Ukip and Conservative MEPs have shown a furious reaction to a ruling by the court which permitted a woman from Colombia who has British family to enter the UK with no visa.
Patricia McCarthy Rodriguez is permitted to now regularly visit the UK – where her children and husband are nationals – without making any visa application which usually take several weeks to be approved.
The ruling from the European court of Justice has now probably opened the borders of Britain to many people who are not within the EU who could visit the UK without applying for visas.
McCarthy Rodriguez lives in Spain with her British family is a citizen of Colombia.
She stated that she should be permitted to visit the UK with her spouse Sean McCarthy and their kids without the need to apply for a visa, due to the fact that she already possess an EU Residence Card which the Spanish government issued.
Before now the government of Britain requested that Mrs. McCarthy obtained a family visa twice every year in order to visit the UK, which means that she had to travel from the home of the family in Marbella to the Madrid embassy of Britain in order to get fingerprinted and complete application forms for every trip.
Lawyers stated that the process could take as long as a few weeks, or even months.
The Luxembourg court’s ruling was in the favour of the family in which the requirement for a visa was waived.
But the decision elicited outrage by the Ukip and Conservative MEPs.
Timothy Kirkhope Tory MEP home fairs and justice spokesman stated that Britain will continue to remain the best placed for dealing and deciding on its needs for immigration – not a Luxembourg based judge.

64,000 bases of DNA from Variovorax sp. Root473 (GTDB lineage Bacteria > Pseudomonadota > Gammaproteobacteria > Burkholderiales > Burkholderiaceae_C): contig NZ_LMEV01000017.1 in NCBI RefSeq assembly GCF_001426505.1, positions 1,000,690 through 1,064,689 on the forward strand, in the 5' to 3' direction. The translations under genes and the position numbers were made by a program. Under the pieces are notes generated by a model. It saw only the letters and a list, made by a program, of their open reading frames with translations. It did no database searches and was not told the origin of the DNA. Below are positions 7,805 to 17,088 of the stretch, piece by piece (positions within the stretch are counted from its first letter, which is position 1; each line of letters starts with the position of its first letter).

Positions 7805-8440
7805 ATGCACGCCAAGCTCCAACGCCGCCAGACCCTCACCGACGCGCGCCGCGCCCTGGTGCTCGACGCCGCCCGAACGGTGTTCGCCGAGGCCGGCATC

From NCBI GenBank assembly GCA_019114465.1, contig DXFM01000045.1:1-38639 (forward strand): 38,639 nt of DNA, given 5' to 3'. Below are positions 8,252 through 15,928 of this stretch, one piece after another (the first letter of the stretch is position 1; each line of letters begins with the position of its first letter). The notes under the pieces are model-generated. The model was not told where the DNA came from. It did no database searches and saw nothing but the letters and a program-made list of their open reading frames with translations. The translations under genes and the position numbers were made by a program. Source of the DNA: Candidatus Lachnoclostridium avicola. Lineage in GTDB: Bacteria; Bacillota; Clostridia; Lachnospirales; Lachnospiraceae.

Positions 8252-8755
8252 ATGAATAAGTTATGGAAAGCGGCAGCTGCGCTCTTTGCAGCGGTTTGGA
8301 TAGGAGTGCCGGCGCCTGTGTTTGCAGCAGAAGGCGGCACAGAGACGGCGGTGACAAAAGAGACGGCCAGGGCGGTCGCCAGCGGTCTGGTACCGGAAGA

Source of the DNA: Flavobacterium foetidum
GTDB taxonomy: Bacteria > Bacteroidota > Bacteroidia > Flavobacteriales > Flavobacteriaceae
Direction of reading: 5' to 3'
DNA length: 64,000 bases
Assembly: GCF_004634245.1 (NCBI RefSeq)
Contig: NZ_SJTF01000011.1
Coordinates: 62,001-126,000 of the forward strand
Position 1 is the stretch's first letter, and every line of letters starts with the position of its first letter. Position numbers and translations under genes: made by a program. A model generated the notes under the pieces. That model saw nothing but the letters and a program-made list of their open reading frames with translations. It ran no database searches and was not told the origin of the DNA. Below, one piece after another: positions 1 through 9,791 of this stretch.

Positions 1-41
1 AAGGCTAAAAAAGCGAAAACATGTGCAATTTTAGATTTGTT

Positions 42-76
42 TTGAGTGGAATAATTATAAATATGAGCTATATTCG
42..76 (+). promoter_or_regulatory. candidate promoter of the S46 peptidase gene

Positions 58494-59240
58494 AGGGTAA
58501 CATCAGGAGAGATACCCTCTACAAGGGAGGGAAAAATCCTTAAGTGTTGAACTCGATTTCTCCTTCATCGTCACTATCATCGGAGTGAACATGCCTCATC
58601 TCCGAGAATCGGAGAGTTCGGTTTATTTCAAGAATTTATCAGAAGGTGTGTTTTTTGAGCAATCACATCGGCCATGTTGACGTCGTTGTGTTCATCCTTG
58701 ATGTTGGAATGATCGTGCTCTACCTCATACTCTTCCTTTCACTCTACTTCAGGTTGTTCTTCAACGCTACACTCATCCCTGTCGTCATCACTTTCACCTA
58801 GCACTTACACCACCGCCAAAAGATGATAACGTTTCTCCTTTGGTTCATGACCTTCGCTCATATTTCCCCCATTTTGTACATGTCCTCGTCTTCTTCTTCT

He stated that the country should possess a system which was sufficiently robust and capable of preventing abuse and possessing flexibility for assessing every case on its situation. Additionally, the country needed a system of visa which was not controlled by the EU but rather by the UK.
The McCarthys daughters are two in number and both are citizens of Britain.
The action was taken against the government of the UK by the McCarthys under the EU’s freedom of movement rules, in an argument that Mrs. McCarthy must not need to make an application for visa anytime she desired to travel.
The ruling could probably open the borders of Britain to a huge number of nationals who are non-EU who reside with citizens of the EU who exercise their rights of freedom of movement within the continent.
Steven Woolfe the immigration spokesman and Ukip MEP stated that the ruling of the ECJ was another setback against the power of the UK in regards to border control.
He stated that even though the system of permits is open wide to fraud and abuse, Britain is now forced to make recognition of permits of residency issued by member states of the EU.
He went further to state that the ruling was an extension to millions of individuals of the popular right to free movement from all over the world who do not possess nationality of any EU country. In his view, this was additional evidence that Britain can never retain control of its borders for as long as it was still a member of the EU.